FIG. 9 provides an illustration on one way in which the enforcement mechanism 518 (FIG. 5A) enforces security, including restricting software via restricted tokens. In FIG. 9, step 900 tests whether the security level is disallowed (revoked) status. Note that the order of testing the security level is not important. If the security level is disallowed, step 900 branches to step 902 wherein a suitable return (error) code or the like is returned to the calling function, whereby that function denies execution, and also preferably causes the user to be prompted to inform the user of the denial. Note that a preferred system preferably returns information about what transpired, e.g., the rule that was invoked, such as for administrative troubleshooting purposes.
 If not disallowed, step 904 tests whether the security level is unrestricted. If so, the enforcement mechanism effectively returns the parent access token (e.g., the token itself, a pointer to it, or permission to use the parent access token), possibly along with a return code having a value indicative of success.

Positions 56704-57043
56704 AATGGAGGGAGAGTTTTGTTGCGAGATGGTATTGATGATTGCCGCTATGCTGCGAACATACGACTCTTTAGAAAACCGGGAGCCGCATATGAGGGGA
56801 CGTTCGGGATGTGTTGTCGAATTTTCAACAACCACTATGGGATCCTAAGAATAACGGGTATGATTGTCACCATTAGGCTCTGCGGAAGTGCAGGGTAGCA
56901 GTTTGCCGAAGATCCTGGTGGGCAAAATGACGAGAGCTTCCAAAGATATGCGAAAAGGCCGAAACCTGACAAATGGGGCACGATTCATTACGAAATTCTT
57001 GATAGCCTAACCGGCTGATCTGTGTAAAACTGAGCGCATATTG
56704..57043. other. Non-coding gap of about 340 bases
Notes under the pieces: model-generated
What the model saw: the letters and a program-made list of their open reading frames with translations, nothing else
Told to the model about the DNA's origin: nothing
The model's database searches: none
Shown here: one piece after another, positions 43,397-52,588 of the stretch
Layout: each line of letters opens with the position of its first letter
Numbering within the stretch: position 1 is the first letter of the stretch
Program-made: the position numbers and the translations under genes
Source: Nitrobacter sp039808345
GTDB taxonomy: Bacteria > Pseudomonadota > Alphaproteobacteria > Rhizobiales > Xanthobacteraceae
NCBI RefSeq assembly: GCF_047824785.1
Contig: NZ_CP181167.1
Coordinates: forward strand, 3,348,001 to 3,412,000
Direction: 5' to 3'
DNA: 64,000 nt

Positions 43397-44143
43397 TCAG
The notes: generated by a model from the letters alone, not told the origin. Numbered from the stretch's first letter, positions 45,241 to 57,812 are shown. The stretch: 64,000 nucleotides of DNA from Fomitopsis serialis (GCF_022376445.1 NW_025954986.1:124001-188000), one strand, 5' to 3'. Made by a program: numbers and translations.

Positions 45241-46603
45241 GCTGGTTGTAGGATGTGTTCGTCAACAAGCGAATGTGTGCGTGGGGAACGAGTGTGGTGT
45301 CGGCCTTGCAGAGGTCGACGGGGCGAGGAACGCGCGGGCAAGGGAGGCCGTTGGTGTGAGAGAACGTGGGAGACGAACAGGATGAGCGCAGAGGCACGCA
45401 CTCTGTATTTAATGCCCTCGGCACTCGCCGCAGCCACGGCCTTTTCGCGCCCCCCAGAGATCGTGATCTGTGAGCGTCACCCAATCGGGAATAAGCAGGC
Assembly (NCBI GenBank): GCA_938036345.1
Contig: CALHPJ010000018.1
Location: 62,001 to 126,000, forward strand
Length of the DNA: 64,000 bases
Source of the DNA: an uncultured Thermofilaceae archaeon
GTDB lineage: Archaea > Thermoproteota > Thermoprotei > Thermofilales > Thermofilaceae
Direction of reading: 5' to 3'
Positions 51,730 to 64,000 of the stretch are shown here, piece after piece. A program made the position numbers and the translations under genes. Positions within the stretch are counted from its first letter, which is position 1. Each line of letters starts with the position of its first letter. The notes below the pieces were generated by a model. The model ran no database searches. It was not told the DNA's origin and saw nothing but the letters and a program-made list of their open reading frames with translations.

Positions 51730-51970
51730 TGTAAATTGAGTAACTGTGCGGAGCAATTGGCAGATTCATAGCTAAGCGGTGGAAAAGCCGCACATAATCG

If neither allowed or disallowed, the security level indicates some level of restriction. One or more restriction levels can exist. For example, an “end-user” (arbitrarily named herein) security level may indicate that the administrator security identifier is to be changed to USE_FOR_DENY_ONLY status, certain privileges need to be removed, but the rest of the token left intact. A “constrained” security level can correspond to a need to change the security identifiers to USE_FOR_DENY_ONLY for any known powerful groups, such as Administrators group, the Power Users group, and also to a need to remove most if not all privileges. An “untrusted” security level can correspond to removing all privileges, changing the security identifiers of known powerful groups to USE_FOR_DENY_ONLY, and also changing the security identifiers of any unknown groups to USE_FOR_DENY_ONLY, because those might be powerful. These and other security levels, including ones customized for a given enterprise, may have their token-modification instructions maintained in the token computation data 524 (FIG. 5A) or the like.